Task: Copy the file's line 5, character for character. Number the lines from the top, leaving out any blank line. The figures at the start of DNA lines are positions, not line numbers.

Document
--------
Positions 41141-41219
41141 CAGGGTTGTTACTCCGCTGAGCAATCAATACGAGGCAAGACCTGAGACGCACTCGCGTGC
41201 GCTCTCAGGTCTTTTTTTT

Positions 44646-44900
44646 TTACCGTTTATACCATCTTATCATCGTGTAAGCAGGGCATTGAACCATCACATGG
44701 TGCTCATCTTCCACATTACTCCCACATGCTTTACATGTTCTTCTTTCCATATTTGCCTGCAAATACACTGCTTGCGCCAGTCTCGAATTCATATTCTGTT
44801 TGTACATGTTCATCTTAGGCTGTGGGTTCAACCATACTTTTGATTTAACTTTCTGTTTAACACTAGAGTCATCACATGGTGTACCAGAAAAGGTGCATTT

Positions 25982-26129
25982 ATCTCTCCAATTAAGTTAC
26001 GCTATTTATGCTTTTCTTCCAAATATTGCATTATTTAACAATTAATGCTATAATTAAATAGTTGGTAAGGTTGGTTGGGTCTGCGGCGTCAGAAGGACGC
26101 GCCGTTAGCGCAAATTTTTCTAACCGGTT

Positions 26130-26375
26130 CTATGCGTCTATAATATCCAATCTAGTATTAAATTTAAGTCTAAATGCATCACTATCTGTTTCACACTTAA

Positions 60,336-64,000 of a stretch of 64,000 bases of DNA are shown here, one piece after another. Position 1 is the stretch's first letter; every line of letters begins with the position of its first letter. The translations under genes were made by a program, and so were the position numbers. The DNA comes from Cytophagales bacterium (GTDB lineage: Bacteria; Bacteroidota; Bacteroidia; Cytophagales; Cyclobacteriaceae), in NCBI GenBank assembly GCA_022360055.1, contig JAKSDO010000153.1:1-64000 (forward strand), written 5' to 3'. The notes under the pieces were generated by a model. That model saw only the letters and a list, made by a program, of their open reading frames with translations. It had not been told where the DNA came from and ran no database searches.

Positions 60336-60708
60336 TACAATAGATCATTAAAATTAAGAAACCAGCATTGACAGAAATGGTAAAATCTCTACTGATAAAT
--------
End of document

44646 TTACCGTTTATACCATCTTATCATCGTGTAAGCAGGGCATTGAACCATCACATGG